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Key Info

Ryoanji Goryonoshitacho, Ukyo Ward


Churches/Religious Sites Type
1 to 2 hours Time to Spend


  • 4.0Value
  • 4.0Facilities
  • 4.0Atmosphere

Every day, hundreds of people visit Ryoanji Temple to see its Zen rock garden – which is probably the most famous of its kind in Japan. Located in Kyoto's northern outskirts, the temple was built in 1450, but details surrounding the rock garden's origins are hazy. Its white pebbles, which surround 15 larger rocks, were laid sometime during the Muromachi period (between 1392 and 1573), but beyond that, the garden's origins are unknown.

From any vantage point, at least one of the garden's 15 rocks is obscured from view. But why? Visitors are invited to come to their own conclusions about the garden's deeper meaning. Along with viewing the rock garden, you can explore the temple's grounds, which include a 1,000-year-old pond fringed with lily pads and tree-lined walking trails. The garden, as well as the grounds, are among the Historic Monuments of Ancient Kyoto, which were designated by UNESCO in 1994.

Recent visitors described the temple as very special, serene and a must-see. Many suggested combining a stop here with a visit to the Golden Pavilion since the two sit within walking distance of each other. Though it is not the most popular temple in Kyoto, Ryoanji still warrants a visit, according to past travelers. To avoid the perpetual crowds that congregate here, visitors recommend you stop by right as it opens or just before closing.

Ryoanji Temple is open daily between 8 a.m. and 5.p.m. from March through November, and between 8:30 a.m. and 4:30 p.m. from December through February. Entrance costs 500 yen (about $4.50) for adults and 300 yen (about $2.60) for children 15 and younger. There is also a restaurant on site that serves Yudofu, a tofu dish that is a specialty in Kyoto. To get to the temple, either take the No. 50 bus from Kyoto Station to Ritsumeikan daigaku-mae stop, or take the Keifuku Kitano subway line to Ryoanji Michi Station. For more information, visit Ryoanji Temple's website.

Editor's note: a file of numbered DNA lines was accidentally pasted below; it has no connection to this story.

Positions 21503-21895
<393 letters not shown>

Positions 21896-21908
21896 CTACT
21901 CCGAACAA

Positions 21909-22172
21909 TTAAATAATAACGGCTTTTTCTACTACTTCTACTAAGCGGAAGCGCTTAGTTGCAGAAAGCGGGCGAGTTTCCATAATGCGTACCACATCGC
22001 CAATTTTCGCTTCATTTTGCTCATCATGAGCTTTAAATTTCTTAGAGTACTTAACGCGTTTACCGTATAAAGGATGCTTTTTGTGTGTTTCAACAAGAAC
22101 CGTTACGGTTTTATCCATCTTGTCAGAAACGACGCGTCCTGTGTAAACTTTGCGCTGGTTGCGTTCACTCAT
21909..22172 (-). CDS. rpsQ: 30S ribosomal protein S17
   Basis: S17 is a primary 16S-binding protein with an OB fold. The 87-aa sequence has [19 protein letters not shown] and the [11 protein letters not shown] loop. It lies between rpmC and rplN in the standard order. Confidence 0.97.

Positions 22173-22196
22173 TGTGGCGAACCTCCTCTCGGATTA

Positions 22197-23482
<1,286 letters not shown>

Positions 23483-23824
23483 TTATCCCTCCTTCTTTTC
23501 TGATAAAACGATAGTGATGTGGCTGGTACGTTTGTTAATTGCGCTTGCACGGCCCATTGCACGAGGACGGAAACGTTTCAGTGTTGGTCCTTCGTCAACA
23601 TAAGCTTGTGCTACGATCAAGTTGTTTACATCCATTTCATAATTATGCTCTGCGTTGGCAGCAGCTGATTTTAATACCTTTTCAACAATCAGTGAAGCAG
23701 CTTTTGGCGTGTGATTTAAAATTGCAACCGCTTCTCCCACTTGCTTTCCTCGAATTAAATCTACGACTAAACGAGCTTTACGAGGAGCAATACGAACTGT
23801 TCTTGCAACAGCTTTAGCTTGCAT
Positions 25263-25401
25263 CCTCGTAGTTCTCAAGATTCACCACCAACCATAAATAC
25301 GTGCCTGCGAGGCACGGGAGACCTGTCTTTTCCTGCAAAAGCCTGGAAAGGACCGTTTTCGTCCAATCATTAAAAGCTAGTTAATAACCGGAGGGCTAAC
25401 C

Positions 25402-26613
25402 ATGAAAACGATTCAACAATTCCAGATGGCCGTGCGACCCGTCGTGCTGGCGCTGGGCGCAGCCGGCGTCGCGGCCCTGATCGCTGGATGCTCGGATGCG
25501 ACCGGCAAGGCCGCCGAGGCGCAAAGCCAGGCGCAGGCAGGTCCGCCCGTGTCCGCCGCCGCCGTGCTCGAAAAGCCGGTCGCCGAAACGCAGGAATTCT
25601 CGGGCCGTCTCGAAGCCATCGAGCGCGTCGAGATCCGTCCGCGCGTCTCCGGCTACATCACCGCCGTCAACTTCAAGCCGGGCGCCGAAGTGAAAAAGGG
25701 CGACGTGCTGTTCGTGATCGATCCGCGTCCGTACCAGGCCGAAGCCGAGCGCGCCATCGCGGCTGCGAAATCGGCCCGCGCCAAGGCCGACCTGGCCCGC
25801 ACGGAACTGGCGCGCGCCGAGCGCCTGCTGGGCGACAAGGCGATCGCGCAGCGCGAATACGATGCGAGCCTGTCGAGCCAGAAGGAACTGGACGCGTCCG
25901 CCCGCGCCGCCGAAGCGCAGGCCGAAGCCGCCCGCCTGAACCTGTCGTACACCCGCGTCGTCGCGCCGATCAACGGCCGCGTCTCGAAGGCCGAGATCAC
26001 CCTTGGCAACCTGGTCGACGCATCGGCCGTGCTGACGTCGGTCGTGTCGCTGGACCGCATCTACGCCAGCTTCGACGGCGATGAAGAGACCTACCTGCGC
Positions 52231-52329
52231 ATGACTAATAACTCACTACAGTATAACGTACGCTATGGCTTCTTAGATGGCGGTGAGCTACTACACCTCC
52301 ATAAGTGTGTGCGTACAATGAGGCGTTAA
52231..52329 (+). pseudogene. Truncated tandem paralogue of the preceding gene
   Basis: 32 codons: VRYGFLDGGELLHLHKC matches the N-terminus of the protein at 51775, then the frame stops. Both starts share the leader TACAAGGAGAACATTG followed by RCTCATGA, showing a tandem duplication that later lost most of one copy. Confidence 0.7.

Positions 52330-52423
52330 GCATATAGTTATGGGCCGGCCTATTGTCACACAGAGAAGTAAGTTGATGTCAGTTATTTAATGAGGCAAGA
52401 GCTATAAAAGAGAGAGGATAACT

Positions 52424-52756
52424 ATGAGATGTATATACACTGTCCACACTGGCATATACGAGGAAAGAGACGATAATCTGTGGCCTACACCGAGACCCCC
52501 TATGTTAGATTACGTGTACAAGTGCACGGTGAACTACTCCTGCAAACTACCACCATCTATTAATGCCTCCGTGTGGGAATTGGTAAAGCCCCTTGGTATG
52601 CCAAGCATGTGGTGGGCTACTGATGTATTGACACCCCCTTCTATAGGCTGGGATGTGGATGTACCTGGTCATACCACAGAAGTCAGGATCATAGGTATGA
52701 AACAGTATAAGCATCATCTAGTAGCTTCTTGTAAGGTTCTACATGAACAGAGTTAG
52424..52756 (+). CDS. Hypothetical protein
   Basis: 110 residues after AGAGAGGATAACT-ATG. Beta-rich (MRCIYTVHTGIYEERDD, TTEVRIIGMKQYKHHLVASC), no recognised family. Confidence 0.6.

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Time to Spend
#1 Fushimi Inari Shrine

As far as Shinto shrines go (there are about 400 in Kyoto), this one is pretty special. Perched on a wooded hillside in southern Kyoto, Fushimi Inari is a 1,300-year-old temple dedicated to Inari, the Shinto deity of rice and sake (Japanese rice wine). The shrine complex dates back to the eighth century, but it's not the star of the show. Most visitors come for the close to 10,000 red and orange lacquered torii gates that line the 2 ½-mile-long path up Mount Inari, where the shrine sits. Sometimes in dense rows and other times more staggered, the gates are all engraved with the names of Shinto devotees who donated them.

It takes about three hours to make the trek up the mountain, and some recent visitors say that the hike is mildly strenuous, but almost all agree this is a must-see spot in Kyoto, especially for first-time visitors. Plus, travelers report that there are plenty of places to stop and rest along the way. Peer at the dozens of stone and bronze foxes that line the paths along with the gates (foxes are thought to be Inari's sacred messengers). Or stop in to one of the tea houses or restaurants situated on the path, which serve udon noodle soup and sushi. Because crowds are drawn to their picturesque beauty, Fushimi Inari's trails can get quite congested during the day. To avoid the multitudes, opt for an evening stroll up the mountain – recent visitors say the pervading quiet coupled with the fading light filtering through the trees and torii gates makes for an eerie and spiritual experience. Early morning is another optimal time to experience the shrine sans the crowds.

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